They’ll ask you to go to a store, buy a prepaid card and call them back with the card information and PIN number. The call may even appear to be coming from JEA.
Please know that no JEA employee will ever call you and ask for a payment over the phone.
Don’t do it! When in doubt, call JEA’s Business Support Center at (904) 665-6250. If the scam caller provided you a number to call back with payment information, please write it down and provide it to our Customer Care staff. This can help us locate and shut down the number.

Jacksonville No. 5 fastest growing City.. Forbes

Inspiring Dreamers and Doers
Why Jacksonville? Florida has always inspired dreamers and doers. Back in the day when this region was essentially a wasteland, Spanish adventurers saw its potency and developed the first permanent European settlement here. Hundreds of years later, scientists would also see Florida’s potential by putting men on the moon from its shoreline. Not surprisingly, that same notion of possibility drives every city of Florida, particularly Jacksonville!
The metropolis experienced massive growth during the latter decades of the previous century and into the twenty-first. The city where Florida’s largest river St. John’s meets the Atlantic Ocean offers a diverse economic base, young, urban population and fantastic quality of life. CNN termed the city hot for startups and its reputation is thriving as an urban area where dreams of visionaries can become a reality. Not to mention the fact that businesses that choose to relocate or expand in the southeasternmost U.S. state see limitless possibilities here.
Jacksonville, Florida Massive Growth
As of June 2017, the unemployment rates for the Jacksonville area is 4.2%, which is 7% better than the national average. The city witnessed massive job growth (2.11% compared to the U.S. average of 1.59%) in the previous 12 months, bringing the rate down from 5%. Specifically, from June 2016 to June 2017, well over 100,000 jobs were created in the city’s professional and business services sector. This also indicates a thriving ambiance for businesses in Florida’s largest city. Also, the future job growth is predicted to be 39.21% compared to the national estimate of 37.98%.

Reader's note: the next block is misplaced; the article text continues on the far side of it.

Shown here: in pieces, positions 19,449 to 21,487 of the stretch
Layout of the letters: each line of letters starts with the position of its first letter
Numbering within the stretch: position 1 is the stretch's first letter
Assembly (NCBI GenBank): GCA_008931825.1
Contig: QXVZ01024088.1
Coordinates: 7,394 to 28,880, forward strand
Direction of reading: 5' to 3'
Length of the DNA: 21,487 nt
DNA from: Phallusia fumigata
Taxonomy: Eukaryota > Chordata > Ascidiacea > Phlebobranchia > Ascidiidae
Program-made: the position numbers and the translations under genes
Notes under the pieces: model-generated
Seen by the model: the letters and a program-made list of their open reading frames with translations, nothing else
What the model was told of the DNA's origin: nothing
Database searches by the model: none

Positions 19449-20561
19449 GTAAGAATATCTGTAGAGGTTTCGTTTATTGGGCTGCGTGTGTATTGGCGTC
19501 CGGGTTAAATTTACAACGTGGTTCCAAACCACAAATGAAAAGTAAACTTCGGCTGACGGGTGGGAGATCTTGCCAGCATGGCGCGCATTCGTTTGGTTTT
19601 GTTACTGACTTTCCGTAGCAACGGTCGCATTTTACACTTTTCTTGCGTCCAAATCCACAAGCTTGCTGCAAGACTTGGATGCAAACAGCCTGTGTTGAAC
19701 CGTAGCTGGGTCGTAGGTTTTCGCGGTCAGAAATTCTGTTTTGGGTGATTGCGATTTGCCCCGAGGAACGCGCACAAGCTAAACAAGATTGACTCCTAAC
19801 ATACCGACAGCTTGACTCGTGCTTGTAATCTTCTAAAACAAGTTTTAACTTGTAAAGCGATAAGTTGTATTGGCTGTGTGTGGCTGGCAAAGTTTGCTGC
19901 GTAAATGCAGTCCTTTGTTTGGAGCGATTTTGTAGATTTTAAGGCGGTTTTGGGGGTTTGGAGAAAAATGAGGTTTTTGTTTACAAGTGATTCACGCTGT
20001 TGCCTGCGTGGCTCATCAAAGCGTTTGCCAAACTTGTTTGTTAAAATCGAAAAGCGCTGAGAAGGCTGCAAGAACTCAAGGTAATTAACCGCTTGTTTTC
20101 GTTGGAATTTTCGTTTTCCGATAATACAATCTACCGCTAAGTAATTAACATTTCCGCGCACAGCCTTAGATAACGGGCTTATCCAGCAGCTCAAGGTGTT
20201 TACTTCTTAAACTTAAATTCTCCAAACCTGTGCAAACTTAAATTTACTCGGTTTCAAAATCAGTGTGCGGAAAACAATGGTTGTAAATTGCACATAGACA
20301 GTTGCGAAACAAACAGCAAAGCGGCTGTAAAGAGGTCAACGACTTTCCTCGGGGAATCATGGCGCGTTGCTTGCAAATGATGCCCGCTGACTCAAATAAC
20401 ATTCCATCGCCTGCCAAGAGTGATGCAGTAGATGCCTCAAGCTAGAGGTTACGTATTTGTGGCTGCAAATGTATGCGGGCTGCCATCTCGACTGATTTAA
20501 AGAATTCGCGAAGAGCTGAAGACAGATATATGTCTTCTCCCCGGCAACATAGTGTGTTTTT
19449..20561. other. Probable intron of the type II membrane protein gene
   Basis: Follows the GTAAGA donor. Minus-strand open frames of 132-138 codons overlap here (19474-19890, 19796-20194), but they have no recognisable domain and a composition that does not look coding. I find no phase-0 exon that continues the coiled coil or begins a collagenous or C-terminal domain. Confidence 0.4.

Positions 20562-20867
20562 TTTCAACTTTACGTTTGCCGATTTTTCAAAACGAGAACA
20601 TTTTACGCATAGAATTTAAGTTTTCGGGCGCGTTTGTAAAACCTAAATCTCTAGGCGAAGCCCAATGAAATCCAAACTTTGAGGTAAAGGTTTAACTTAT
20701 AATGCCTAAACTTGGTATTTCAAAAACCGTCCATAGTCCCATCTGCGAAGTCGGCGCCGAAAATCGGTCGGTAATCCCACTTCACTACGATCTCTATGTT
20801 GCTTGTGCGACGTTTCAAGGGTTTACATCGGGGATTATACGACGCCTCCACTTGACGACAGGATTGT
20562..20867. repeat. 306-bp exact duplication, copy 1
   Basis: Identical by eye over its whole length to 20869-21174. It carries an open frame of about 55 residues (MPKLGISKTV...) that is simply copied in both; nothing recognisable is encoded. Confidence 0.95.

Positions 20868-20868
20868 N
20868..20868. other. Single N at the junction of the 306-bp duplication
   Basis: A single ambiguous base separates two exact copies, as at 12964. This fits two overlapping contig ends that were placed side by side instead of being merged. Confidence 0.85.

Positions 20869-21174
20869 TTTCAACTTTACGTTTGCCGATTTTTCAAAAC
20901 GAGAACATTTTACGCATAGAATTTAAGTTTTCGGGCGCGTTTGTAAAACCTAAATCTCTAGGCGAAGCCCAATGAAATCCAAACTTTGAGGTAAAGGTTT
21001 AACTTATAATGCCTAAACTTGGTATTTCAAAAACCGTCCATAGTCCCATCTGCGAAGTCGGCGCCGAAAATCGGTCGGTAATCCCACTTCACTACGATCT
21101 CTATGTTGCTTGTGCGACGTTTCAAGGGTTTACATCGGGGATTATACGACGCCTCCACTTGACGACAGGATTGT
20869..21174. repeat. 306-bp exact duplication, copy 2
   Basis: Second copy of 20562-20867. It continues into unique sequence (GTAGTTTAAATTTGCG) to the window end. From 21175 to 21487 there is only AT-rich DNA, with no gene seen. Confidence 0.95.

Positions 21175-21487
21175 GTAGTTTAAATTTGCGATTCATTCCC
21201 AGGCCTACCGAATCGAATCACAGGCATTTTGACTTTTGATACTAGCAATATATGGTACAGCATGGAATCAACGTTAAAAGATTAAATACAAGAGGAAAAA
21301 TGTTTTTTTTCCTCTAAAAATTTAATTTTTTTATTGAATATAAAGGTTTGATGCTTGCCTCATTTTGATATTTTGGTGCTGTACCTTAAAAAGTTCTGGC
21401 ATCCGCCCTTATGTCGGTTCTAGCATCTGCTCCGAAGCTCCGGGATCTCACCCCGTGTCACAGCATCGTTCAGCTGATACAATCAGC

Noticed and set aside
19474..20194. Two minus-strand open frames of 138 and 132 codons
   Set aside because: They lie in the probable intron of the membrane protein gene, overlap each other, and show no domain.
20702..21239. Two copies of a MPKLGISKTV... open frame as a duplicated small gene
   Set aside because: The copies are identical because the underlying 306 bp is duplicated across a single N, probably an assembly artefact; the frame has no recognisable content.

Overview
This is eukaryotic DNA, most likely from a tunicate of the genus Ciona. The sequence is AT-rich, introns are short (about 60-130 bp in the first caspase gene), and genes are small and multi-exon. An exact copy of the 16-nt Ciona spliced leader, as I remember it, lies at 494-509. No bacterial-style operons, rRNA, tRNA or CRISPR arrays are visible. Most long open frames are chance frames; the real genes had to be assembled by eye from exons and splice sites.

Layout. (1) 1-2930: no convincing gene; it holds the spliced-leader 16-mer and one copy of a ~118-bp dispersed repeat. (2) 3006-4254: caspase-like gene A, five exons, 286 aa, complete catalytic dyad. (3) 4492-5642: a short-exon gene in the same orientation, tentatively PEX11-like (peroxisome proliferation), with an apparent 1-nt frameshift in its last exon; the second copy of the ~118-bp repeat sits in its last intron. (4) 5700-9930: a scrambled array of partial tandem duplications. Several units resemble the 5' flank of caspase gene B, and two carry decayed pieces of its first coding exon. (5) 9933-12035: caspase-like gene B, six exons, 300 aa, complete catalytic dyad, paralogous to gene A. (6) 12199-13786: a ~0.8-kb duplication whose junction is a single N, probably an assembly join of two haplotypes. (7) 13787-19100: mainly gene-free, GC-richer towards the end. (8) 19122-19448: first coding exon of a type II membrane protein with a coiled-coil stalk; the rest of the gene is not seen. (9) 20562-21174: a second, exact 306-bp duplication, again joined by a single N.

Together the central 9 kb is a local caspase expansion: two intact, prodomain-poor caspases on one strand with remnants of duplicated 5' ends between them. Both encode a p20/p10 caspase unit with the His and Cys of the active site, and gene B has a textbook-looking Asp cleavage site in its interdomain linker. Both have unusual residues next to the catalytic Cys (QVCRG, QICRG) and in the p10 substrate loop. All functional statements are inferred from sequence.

Forbes has listed Jacksonville at No.5 fastest-growing U.S. cities for business and careers. For the records, Dallas and Sacramento are ranked #25 and #26, respectively. Statistically, about 1/4th of Jacksonville professionals are engaged in the business, management and finance sector compared to the country’s average of 14.54%. All types of businesses can flourish in Florida’s largest city as capital, land, and labor are more affordable in Florida than in New York or California. Therefore, the possibilities of success pull new corporations to Florida while the sweet reality of profitable bottom-line keeps existing entrepreneurs at home.
However, the sectors of advanced manufacturing, finance and insurance, aviation and aerospace, life sciences information technologies, and logistics and distribution are given special focus by the Office of Economic Development. The reason being that there is an existing active cluster of organizations and these industries’ growth potential is high, and Jacksonville offers advantages that are attractive to these sectors. For example, companies looking for workforce training, specific locations or road infrastructure may also be eligible for specific incentive programs.